collude was our Word of the Day on 08/30/2016. Hear the podcast!
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Examples of collude in a Sentence
The two companies had colluded to fix prices.
accused of colluding to block the sale of the vacant land
Recent Examples of collude from the Web
To believe that neither Trump nor Banks colluded directly with Russia in 2016 is to believe in an awful lot of strange coincidences.
The lawsuit alleges that major U.S. airlines colluded to limit capacity to increase ticket prices.
Trump and his supporters have bristled at suggestions that the president or his campaign colluded with the Russian government to win the presidency.
In her lawsuit Wednesday, Daniels had claimed that Davidson and Cohen colluded against her to protect Trump.
Unfortunately for the White House, Kushner’s malleability is now a liability—and one aspect of Mueller’s investigation into whether the Trump administration colluded with the Russian government (among others, perhaps).
The document also contained explosive accusations, including that Bell Pottinger employees had created Twitter bots on behalf of the Guptas and had colluded with Jacob Zuma on messaging.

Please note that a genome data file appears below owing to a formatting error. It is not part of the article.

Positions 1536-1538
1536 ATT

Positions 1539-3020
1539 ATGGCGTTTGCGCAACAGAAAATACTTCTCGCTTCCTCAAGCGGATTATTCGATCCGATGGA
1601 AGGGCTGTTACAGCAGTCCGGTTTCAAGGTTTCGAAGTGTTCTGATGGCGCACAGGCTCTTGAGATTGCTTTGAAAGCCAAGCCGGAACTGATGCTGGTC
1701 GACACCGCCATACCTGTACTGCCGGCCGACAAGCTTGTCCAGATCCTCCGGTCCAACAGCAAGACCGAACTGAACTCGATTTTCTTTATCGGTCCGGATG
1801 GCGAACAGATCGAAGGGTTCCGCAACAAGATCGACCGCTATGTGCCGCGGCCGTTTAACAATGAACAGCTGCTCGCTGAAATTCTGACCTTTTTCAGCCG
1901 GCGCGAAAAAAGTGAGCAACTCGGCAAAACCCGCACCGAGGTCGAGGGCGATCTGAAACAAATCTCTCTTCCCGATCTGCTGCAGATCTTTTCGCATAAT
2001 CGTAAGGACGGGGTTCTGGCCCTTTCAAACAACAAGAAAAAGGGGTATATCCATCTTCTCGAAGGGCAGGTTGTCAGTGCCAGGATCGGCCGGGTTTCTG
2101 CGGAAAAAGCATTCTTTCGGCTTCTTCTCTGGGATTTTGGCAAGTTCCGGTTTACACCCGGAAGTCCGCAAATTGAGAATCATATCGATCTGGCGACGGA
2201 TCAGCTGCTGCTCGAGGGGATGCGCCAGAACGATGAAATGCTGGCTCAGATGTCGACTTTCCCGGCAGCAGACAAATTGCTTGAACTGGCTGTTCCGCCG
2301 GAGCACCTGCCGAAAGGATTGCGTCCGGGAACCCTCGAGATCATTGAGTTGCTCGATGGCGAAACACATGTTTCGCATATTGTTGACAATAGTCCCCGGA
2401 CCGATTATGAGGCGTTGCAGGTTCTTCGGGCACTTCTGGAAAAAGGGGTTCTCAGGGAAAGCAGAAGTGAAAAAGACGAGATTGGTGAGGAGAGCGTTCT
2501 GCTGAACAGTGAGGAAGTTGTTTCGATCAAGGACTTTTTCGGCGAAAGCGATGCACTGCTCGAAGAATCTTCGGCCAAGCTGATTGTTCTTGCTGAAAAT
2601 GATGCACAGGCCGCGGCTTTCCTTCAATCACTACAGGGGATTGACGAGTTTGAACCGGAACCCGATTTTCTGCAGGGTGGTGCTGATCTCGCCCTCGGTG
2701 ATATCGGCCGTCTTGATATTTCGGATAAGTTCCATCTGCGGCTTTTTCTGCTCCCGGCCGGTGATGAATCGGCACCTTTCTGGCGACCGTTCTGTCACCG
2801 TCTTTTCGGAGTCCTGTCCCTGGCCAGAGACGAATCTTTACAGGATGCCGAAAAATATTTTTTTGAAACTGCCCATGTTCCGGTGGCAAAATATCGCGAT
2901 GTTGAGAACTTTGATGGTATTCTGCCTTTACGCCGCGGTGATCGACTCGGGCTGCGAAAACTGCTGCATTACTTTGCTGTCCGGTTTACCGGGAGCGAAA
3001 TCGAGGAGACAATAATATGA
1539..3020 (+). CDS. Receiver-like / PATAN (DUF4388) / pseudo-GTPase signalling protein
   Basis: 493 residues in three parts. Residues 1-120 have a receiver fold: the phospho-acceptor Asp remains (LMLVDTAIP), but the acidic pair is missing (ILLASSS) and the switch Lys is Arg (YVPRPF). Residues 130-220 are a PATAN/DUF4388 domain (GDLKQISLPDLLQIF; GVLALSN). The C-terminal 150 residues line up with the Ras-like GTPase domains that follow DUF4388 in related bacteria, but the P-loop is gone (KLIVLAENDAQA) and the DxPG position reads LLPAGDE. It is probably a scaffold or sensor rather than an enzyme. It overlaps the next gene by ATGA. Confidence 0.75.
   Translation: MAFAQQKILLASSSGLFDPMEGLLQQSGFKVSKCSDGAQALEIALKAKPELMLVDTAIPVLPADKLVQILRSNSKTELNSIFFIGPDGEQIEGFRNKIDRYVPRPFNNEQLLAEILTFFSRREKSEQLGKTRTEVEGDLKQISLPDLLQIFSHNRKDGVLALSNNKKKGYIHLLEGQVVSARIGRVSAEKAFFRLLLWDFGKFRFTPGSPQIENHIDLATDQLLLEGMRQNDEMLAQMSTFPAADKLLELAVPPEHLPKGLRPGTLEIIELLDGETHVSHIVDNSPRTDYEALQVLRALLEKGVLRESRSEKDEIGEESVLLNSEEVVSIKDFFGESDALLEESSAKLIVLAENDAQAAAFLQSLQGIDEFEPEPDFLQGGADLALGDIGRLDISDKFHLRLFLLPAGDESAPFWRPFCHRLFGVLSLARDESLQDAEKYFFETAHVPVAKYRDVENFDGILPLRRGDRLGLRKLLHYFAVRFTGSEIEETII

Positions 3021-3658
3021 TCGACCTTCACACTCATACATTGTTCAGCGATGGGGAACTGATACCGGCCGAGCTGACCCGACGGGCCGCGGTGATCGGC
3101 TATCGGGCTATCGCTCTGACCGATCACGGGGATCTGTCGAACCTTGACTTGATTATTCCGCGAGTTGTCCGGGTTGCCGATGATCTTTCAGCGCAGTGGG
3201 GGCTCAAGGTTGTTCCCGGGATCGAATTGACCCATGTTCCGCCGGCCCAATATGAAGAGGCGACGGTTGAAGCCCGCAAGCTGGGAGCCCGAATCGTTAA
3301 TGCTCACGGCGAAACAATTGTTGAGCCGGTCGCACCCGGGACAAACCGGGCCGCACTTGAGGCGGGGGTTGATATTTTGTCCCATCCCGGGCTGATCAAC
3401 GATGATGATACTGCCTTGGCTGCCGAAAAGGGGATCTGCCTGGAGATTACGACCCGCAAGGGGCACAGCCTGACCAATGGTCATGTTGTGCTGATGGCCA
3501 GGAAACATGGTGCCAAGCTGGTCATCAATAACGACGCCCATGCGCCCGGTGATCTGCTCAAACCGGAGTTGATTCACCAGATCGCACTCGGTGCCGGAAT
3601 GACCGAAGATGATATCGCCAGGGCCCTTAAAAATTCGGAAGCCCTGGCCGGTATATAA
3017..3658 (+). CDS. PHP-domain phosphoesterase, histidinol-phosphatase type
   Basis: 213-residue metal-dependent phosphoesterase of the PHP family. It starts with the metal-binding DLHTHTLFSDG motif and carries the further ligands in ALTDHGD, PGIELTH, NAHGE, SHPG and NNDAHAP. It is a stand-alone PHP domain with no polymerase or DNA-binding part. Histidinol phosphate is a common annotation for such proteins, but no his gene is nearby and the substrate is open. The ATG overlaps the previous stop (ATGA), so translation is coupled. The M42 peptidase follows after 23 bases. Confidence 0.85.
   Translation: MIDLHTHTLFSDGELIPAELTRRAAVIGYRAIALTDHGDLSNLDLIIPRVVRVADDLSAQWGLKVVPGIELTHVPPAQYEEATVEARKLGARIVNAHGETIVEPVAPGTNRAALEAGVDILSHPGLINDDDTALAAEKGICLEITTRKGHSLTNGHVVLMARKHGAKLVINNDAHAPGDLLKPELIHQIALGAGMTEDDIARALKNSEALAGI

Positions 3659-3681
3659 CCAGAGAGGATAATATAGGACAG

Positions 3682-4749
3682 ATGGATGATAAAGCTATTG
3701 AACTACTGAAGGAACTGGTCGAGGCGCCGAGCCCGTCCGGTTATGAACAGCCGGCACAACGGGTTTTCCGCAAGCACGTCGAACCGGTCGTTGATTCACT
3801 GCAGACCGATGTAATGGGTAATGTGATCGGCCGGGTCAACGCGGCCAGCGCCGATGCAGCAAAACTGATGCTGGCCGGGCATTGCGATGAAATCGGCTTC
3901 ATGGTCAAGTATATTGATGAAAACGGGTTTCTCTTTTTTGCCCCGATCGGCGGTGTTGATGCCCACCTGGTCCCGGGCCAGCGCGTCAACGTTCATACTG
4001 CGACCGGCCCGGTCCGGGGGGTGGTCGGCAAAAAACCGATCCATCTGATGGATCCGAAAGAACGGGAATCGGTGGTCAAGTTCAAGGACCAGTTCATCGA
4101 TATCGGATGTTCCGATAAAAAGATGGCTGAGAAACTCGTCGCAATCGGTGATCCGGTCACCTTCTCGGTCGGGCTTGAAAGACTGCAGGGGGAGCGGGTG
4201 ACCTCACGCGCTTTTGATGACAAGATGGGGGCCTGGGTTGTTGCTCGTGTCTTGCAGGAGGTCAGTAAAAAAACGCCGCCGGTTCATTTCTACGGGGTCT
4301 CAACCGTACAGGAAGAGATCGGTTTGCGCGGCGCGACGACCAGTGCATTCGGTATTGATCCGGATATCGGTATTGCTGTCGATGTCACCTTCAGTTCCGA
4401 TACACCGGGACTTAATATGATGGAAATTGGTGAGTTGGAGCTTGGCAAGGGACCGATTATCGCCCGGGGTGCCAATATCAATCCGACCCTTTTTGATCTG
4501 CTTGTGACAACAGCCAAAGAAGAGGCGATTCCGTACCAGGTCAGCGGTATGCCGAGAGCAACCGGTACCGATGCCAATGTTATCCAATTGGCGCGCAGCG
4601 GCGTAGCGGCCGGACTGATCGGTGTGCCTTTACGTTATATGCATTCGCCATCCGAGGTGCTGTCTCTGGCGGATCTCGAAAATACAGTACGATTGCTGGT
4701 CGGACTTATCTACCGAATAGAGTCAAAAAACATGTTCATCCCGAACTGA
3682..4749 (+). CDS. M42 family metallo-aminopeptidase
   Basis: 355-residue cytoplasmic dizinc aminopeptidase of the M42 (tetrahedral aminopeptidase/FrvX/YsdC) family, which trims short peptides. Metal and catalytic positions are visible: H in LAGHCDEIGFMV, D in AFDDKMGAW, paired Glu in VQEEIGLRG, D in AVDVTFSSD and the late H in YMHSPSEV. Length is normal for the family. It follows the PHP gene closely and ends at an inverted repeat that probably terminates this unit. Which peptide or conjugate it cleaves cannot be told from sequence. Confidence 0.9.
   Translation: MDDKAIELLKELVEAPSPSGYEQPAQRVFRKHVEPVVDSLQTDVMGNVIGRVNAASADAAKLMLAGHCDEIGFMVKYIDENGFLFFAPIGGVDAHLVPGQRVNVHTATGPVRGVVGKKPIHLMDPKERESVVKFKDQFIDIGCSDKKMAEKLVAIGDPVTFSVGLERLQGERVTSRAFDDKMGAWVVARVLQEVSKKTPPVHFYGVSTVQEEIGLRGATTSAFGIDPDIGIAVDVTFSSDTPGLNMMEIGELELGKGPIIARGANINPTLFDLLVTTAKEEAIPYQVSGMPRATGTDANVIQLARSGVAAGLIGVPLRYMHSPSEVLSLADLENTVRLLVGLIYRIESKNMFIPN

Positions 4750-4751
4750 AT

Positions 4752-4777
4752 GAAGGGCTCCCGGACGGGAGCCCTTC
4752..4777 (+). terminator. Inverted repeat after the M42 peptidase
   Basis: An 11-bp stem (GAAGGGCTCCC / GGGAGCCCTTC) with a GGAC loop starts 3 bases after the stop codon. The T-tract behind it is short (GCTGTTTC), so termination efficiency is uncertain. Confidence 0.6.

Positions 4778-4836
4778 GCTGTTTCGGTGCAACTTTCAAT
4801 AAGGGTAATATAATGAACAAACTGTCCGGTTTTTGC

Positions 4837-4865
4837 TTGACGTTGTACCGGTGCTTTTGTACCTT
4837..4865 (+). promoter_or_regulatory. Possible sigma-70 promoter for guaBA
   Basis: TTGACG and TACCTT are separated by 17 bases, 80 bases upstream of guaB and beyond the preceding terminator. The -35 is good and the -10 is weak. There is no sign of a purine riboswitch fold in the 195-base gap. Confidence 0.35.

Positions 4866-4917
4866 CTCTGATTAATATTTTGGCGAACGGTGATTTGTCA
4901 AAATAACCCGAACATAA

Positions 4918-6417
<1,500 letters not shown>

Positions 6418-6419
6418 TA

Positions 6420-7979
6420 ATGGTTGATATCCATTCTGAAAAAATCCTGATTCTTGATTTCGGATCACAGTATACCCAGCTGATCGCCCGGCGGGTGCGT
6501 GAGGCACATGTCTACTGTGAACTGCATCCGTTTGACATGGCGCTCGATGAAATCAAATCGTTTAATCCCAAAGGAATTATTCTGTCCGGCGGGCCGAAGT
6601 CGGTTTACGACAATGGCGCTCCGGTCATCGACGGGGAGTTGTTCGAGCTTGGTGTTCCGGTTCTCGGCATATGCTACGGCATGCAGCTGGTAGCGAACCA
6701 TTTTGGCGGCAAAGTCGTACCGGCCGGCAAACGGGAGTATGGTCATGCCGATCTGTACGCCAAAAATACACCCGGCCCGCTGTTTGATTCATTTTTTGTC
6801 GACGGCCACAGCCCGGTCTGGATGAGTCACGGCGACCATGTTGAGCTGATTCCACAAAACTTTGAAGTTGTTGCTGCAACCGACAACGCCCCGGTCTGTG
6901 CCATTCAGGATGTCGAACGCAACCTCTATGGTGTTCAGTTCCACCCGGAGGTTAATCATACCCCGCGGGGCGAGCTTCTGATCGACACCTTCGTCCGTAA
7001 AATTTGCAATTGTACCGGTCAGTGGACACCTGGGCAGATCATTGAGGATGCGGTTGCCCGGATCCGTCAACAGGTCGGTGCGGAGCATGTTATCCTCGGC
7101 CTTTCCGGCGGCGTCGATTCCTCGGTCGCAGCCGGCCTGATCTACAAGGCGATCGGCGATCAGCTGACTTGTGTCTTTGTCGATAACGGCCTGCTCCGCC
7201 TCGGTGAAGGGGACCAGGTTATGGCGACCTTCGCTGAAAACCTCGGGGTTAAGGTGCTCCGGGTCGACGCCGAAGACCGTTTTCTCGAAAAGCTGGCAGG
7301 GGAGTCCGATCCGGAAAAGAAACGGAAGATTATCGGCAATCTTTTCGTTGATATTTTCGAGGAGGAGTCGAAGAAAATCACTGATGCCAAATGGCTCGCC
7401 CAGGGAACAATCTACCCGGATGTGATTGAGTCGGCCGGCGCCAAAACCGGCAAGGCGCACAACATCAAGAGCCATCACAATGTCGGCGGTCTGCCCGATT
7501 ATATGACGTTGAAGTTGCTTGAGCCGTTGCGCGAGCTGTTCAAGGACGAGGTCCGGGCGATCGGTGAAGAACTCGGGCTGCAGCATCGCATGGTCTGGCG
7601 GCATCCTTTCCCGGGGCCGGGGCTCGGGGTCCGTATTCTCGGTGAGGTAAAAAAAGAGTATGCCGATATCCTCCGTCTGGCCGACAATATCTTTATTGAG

Kaeperick has not played since that season and filed a grievance against the NFL that owners colluded to keep him off the field because of his stance.
Taking advantage of taxpayer dollars and colluding with dangerous companies are serious offenses, and many want Pruitt to answer for his alleged actions.
These example sentences are selected automatically from various online news sources to reflect current usage of the word 'collude.' Views expressed in the examples do not represent the opinion of Merriam-Webster or its editors. Send us feedback.
collude Has Latin Roots
Our English "lude" words (allude, collude, delude, elude, and prelude) are based on the Latin verb ludere, meaning "to play." Collude dates back to 1525 and combines ludere and the prefix col-, meaning "with" or "together." The verb is younger than the related noun collusion, which appeared sometime in the 14th century with the specific meaning "secret agreement or cooperation." Despite their playful history, collude and collusion have always suggested deceit or trickery rather than good-natured fun.
COLLUDE Defined for English Language Learners
Definition of collude for English Language Learners
: to work with others secretly especially in order to do something illegal or dishonest
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